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Logo of Phnom Penh Post newspaper Phnom Penh Post - King bears burden of expectations

Prime Minister Hun Sen points a finger at opposition leader Sam Rainsy at Phnom Penh International Airport in 2008 as they await the return of the King after that year's election.
Prime Minister Hun Sen points a finger at opposition leader Sam Rainsy at Phnom Penh International Airport in 2008 as they await the return of the King after that year's election. HENG CHIVOAN

King bears burden of expectations

The arrival of King Norodom Sihamoni from Beijing this afternoon is expected to draw both Prime Minister Hun Sen and opposition party leader Sam Rainsy to Phnom Penh International Airport to convey their greetings.

It will be the first time the political foes have appeared in public together since after the 2008 national election.

A similar political stalemate was resolved at this time five years ago when the Sam Rainsy Party reached an 11th-hour deal with ruling party officials to call off their planned boycott of the National Assembly.

Many observers are now hoping the return of Cambodia’s head of state will set a similar process into motion – a prospect Sam Rainsy did not reject yesterday.

“We will consider any proposals from the King.… We place the will of the Cambodian people higher than anything else. So as long as any solution proposed by the King takes [this] fully into account … we will definitely [consider it],” he told the Post.

The Cambodia National Rescue Party has long called for an independent probe into election irregularities, and on Sunday it announced it would boycott the opening session of the National Assembly – set for September 23 – if no such investigation is established.

Yet Rainsy yesterday was circumspect on whether the CNRP would still abide by a solution brokered by the King if it left such an investigation off the table.

“We will consider, we will see, but I cannot say in advance of my party on behalf of those who have placed their trust in us. But we will consider [it], because we respect the King,” he said.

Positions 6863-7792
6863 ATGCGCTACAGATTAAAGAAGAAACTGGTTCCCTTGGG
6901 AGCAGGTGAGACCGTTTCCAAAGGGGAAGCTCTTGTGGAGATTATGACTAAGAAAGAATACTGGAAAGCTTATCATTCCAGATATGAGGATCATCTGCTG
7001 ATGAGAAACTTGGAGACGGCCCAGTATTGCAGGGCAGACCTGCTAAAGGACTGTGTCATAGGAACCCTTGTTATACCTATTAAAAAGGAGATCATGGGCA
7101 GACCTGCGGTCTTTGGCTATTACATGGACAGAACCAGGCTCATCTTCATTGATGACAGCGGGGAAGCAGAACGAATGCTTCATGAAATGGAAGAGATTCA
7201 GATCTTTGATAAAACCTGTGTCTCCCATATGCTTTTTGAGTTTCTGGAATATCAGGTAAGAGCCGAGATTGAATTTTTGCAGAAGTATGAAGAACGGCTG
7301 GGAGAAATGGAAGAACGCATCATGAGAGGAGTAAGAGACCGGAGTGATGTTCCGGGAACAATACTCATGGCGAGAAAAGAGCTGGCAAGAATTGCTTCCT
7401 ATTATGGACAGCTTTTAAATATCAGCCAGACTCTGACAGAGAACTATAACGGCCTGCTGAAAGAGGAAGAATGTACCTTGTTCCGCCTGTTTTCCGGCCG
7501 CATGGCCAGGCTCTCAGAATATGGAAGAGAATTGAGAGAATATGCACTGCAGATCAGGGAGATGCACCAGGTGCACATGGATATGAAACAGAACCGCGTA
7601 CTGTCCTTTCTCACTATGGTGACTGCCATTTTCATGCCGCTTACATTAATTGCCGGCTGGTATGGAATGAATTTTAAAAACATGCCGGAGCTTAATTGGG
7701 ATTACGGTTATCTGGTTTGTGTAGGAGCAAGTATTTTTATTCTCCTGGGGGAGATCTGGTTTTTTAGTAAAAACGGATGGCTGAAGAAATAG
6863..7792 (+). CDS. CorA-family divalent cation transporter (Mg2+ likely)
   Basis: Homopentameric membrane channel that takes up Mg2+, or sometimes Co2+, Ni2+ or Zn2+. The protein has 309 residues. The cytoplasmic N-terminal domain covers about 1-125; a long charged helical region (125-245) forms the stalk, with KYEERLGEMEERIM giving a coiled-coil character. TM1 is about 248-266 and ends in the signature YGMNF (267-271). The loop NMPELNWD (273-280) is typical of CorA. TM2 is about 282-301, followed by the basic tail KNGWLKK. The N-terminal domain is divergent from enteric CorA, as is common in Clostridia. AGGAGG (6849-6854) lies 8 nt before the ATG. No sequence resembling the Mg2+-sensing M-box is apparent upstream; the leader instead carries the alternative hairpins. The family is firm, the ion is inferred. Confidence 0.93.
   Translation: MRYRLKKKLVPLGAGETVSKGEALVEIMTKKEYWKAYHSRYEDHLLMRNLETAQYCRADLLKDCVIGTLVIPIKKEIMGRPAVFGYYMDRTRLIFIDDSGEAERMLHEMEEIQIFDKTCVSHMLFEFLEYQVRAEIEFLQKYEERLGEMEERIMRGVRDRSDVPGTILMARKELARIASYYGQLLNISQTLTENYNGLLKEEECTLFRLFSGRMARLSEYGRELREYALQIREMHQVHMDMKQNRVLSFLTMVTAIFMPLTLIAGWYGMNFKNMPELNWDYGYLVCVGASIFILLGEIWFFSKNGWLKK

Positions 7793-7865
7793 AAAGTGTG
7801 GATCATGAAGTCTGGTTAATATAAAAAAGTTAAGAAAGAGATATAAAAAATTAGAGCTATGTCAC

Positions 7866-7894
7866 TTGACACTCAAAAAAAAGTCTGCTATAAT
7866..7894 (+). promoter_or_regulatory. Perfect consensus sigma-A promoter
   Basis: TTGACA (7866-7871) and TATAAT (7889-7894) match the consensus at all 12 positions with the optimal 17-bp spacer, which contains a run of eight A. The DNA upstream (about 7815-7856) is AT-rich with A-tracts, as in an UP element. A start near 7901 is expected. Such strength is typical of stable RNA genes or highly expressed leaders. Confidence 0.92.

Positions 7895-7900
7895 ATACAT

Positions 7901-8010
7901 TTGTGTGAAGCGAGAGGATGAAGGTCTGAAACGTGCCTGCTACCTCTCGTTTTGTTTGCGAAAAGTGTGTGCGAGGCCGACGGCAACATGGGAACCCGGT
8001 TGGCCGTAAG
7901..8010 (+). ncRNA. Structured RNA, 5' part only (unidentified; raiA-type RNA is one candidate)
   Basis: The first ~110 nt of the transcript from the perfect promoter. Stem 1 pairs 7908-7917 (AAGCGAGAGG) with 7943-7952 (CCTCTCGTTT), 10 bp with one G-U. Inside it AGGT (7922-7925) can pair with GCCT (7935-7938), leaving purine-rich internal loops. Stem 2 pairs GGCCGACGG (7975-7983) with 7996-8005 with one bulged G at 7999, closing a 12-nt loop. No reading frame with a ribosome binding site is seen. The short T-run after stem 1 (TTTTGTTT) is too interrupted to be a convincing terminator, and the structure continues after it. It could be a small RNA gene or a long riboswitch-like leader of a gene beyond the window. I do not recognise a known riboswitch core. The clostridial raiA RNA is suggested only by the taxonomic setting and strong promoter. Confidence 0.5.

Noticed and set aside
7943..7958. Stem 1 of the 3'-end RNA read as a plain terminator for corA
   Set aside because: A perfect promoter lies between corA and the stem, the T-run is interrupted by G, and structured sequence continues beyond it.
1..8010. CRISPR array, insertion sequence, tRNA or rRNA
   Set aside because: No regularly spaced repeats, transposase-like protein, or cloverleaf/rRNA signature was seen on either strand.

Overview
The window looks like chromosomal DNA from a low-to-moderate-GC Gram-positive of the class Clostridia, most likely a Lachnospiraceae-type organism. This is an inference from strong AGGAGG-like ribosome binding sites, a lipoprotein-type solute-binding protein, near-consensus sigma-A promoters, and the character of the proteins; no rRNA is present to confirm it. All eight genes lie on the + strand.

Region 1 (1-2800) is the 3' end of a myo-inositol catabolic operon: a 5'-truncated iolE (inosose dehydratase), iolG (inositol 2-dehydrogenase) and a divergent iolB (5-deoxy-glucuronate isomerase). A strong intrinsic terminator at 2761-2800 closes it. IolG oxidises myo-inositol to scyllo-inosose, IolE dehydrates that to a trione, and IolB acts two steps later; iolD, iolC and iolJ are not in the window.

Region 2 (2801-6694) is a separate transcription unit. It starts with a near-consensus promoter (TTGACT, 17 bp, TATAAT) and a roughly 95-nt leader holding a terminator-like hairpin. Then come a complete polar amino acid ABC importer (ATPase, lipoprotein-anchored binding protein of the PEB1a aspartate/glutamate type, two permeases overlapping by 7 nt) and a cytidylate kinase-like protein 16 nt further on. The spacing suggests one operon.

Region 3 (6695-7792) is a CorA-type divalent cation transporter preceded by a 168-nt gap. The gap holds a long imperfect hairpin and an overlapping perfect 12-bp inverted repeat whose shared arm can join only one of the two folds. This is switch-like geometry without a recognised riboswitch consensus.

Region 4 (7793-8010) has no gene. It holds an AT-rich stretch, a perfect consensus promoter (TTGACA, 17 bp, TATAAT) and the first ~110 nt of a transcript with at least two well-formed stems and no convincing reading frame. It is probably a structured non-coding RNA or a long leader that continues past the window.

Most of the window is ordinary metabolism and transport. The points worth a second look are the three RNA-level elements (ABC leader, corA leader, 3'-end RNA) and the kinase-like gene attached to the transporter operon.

Analysts yesterday speculated that the King’s return would pave the way for a political solution brokered by the monarchy, as happened after the 2003 election, bringing an end to almost a year of deadlock.

“If there was not [going to be] some sort of agreement, the King would not come back,” social and political researcher Kem Ley said, adding that the CNRP really “wants reform” and that its demonstrations were solely for its own political purposes.

“They learn from the past, and I’m sure that this is the single option,” he said.

The King left for Beijing on August 12 for what was billed as a routine and long-scheduled medical examination.

His return and the scheduled opening of Parliament were announced on Monday following Sunday’s release of official election results.

Political analyst Chea Vannath said yesterday that since all parties respect the monarchy and were becoming increasingly “mature”, it was likely that negotiations would bring an end to the impasse.

“So it seems like both the CPP and Sam Rainsy might have a secret meeting with the King. The King may play the role of broker as [he is] the highest institution in Cambodia,” she said.

Rainsy and other CNRP officials said yesterday that no meetings had been set with the King.

With the CNRP’s 55 opposition parliamentary seats giving them unprecedented political clout, it’s likely that big concessions would have to be made on the ruling party’s end to persuade the opposition to call off its boycott, analysts said.

“I think [they can ask for a lot more], because their constituents are more and more demanding and are more and more vocal,” Vannath said.

As for what bait could induce the CNRP to drop its parliamentary boycott, changes to the National Election Committee, a clearer separation of powers and more opposition input into national policymaking were all pointed to by analyst Ley.

Rainsy, however, was reluctant to discuss specific political concessions yesterday.

“It’s premature to start discussing these issues.… Our priority is not to … bury the issue of irregularities. We want this addressed first, and [then] there could be different possibilities,” he said.



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